12th March 2020
The World Anti-Doping Agency (WADA) notes the decision by the United States Senate Committee on Commerce, Science and Transportation to approve the Rodchenkov Anti-Doping Act of 2019 for referral to and consideration by the US Senate.
WADA will continue to work with US authorities to provide information as needed and to explain some important reservations that a number of other Governments, sports organizations and Anti-Doping Organizations (ADOs) share about the bill as it is currently drafted. To that end, WADA has repeatedly reached out to the Chair of the Committee to arrange such a meeting but, to date, no response has been received from his office.
WADA supports Governments using their legislative powers to protect clean athletes in the fight against doping and the Rodchenkov Act is no exception. Specifically, WADA considers positive the proposed measures outlined in the bill to assist anti-doping by facilitating the sharing of information between US law enforcement entities and the United States Anti-Doping Agency and by providing protection to whistleblowers.
However, some other very important elements of the bill will, if approved with no changes, have unintended consequences that have the potential to disrupt the globally recognized legal anti-doping framework and to undermine WADA’s capacity to fulfill its mission as the global anti-doping regulator. WADA and many other organizations around the world, including the Council of Europe and the International Olympic Committee, have a concern around the issue of extra-territoriality in the bill.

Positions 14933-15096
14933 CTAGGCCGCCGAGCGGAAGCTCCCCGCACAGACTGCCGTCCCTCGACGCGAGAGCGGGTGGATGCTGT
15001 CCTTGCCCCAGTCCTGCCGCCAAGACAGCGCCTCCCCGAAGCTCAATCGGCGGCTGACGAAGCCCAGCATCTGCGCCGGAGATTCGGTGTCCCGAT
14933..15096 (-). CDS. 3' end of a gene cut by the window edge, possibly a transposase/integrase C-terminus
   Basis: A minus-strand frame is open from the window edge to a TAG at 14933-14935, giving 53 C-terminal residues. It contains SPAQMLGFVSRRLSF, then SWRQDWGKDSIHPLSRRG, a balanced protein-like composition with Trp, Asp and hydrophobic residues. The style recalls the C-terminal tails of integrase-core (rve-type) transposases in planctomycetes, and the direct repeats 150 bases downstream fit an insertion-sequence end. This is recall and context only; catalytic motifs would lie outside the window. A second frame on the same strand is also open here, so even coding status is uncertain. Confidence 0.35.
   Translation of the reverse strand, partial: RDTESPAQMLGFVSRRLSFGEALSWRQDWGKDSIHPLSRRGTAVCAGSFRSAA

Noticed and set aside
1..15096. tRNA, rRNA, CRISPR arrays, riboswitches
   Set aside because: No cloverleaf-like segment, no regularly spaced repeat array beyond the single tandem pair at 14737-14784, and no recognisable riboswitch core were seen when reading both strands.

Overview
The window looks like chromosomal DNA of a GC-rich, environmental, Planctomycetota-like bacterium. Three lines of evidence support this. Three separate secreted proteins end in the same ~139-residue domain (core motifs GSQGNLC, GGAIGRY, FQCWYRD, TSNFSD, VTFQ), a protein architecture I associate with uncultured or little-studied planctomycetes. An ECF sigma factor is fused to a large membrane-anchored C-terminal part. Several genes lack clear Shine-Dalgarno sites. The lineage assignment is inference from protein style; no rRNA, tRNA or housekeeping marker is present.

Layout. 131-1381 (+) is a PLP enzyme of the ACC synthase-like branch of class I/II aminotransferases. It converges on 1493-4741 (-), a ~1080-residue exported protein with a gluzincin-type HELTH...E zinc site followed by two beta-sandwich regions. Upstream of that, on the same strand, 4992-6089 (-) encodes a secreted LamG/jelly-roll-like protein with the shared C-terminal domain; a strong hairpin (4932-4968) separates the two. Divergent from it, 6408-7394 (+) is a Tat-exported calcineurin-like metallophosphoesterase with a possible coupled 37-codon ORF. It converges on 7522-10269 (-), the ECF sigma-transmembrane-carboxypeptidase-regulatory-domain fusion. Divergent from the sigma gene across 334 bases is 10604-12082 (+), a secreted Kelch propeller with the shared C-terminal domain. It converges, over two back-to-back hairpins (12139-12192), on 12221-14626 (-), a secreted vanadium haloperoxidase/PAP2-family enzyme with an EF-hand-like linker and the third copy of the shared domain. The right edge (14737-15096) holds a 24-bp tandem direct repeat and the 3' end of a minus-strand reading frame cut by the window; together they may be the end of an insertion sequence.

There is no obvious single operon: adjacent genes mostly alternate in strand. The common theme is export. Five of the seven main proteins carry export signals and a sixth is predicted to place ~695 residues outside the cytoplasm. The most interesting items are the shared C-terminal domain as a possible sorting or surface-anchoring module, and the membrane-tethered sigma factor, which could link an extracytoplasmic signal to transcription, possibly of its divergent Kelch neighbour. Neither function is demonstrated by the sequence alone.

WADA President Witold Bańka said: “WADA calls on the US Senate to consider widely held and legitimate concerns about the Rodchenkov Act. The bill in its current form could lead to overlapping laws in different jurisdictions that would compromise having a single set of rules for all athletes, all sports and all anti-doping organizations that are subject to the World Anti-Doping Code. This harmonization of rules is at the very core of the global anti-doping program.
“A second unintended consequence is rather than assisting WADA and law enforcement engage whistleblowers as the legislation intends, the bill will actually impede the capacity to use whistleblowers by exposing them to multiple jurisdictions and preventing ‘substantial assistance’ deals. This will thus greatly compromise WADA’s and other ADOs’ investigation capacity.
“A third unintended consequence could be the emergence of other extra-territorial jurisdictions worldwide and their misuse for purposes other than anti-doping, for example to discriminate against athletes of specific nationalities. This would likely lead to retaliation by stakeholders concerned and set off a chain reaction, which would be detrimental to anti-doping and athletes from all countries, including the US.”
WADA wishes also to understand, if, as claimed by its promoters, the stated aim of the legislation is to protect athletes, why it excludes vast areas of US sport, in particular the professional leagues and all college sport.